*DISCLAIMER* Obviously this blog is not meant to deride the wonderful work of Takatsugu Muramatsu.
I am sick of hearing Land at Student Recitals, College Recitals, and even College Juries and Barriers. This is not an opinion that only I have. "Land" is not the only "Land" like piece out there, but merely a definition of a phenomena that seems to be shaking the collegiate percussion world. There is no reason to call out other great works of the same nature, but the general trend of percussion publishing websites and Youtubers churning out arrangements of pop tunes and pop chords is vast.
A little background of my disdain. Back in my undergraduate degree, Land was my first major four mallet marimba project freshman year. I nagged and nagged my Professor to play the piece until she finally caved. I come from a piano background so the look and sound of the work was very enticing, as it is for the many students in High Schools and Universities in the United States.
I am by no means trying to be the scrooge of pop music in higher level learning but below are some reasons why I would like to see less "Lands" out there and more creative works in the University level repertoire. At the risk of sounding pretentious, these are a few examples to serve my purpose.
- Land is a beautiful piece to listen to, but in University settings, Pop standard chords and easily digestible music serve little purpose in advancing the level of a studying musician. Most of the techniques in these styles of piece are things that should have been studied before advancing to a University, however if phrasing and mallet voicing are being worked on, there are many great options that further the students knowledge of music history and outside piano work repertoire. My suggestions as alternatives for "Land" like music include Bach Cello, Viola, and Violin works, Guitar Studies from Ibanez, Piazzolla, Villa-Lobos, Downland, etc. Lastly, thousands of New Age Piano, Guitar, and Marimba works of the past 100 years.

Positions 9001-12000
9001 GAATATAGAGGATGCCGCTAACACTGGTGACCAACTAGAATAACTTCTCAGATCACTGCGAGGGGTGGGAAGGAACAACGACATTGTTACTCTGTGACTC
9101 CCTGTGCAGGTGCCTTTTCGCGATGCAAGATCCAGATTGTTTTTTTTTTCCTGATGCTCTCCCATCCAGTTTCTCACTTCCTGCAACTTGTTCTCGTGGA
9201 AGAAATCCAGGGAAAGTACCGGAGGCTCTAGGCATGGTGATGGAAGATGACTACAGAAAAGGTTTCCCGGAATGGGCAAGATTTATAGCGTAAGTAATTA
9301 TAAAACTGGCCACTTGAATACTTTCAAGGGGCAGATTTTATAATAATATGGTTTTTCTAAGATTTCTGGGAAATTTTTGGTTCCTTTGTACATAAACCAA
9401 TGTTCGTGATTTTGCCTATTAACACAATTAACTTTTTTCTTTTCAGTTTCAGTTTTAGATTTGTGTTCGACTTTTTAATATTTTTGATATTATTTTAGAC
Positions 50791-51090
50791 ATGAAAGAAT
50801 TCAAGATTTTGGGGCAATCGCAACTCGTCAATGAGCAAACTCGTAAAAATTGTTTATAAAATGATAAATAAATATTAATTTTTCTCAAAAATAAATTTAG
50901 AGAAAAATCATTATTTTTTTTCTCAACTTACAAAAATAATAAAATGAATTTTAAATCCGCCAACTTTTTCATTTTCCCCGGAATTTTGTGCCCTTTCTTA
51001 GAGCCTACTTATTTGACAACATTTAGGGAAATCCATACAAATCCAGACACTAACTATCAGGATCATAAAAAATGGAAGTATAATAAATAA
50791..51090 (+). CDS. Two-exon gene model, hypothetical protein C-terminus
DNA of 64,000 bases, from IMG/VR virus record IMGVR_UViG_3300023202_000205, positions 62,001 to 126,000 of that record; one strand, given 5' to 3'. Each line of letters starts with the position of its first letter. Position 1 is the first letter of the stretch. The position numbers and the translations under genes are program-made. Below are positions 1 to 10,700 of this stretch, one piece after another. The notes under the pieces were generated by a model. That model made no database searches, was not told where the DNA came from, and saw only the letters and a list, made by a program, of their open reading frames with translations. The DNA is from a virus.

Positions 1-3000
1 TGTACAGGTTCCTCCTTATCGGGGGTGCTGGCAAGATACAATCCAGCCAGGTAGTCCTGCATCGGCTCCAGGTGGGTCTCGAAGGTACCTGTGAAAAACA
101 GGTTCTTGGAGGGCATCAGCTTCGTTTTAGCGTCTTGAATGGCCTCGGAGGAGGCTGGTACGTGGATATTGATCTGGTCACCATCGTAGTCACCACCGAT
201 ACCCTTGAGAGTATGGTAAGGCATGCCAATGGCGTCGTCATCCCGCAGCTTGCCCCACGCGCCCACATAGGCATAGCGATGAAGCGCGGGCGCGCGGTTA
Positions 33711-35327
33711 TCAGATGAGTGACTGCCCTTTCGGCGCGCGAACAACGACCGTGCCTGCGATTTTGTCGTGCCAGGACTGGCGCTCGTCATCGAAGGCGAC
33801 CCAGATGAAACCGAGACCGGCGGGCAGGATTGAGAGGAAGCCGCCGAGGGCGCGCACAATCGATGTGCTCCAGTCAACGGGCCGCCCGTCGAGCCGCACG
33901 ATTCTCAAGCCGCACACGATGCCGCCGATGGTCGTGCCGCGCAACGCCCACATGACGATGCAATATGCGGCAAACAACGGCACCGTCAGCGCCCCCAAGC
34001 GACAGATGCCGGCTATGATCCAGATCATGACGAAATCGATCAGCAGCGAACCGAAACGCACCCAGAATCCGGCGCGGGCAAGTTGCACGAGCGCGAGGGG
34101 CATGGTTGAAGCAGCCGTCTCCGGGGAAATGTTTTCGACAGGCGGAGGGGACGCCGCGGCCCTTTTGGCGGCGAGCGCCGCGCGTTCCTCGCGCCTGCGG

- Redundancy is the enemy of creativity. I am not saying there is no good reason to keep regurgitating the same repertoire for beginning musicians, however there is something to be said about overplaying music. Have you ever listened to even your favorite car ride album for the 9 millionth time thinking perhaps you need some more tracks? For any respected music school, innovation is key to advancing art in the community. Perhaps instead of taking the points above, play a new work or etude that has something unique about, a technique, a sound, a tonality, a form.
- Running a large in home studio, if I had a dime every time my students complain about contemporary music's lack of consonance, lack of major and minor passages, and lack of tonality in general, I could buy a yacht. The reason College level and above percussionists are asked to perform music that is not always pleasing, not always singable, and rhythmically to them "Jumbalaya". My short answer to this is always that the process of turning music that is challenging to listen to, play, and understand will undeniably make the performer a better musician. When the students have mastered the Xenakis, Ligeti, and Tanaka, they will have a much better understanding of how to master a performance of Over The Rainbow. I challenge any reader who has had to work up a major work for marimba whether it be Atonal Japanese Literature, Druckman, Ewazen, Schwantner, etc, to then go back and play Rain Dance, Yellow After The Rain, and Land without having a completely new and enlightened approach.
Against what the title suggests, I am a big fan of pieces like "Land" that have pervaded the percussion repertoire with whimsical major and minor licks, little chordal exploration, tonics as far as the eye can see, and recognizable pop song like grooves and progressions. However, my inherently divisive viewpoint stands that the University setting is a place for innovation and not complacency. Studying in the higher education level should hold itself to a higher degree of challenge, especially in a field like Percussion that has only been around for a short time. Should we continue feeding future professionals and innovators in the field the same non-complex digestible music or should we encourage them to reach further and explore the benefits of not loving every piece they play?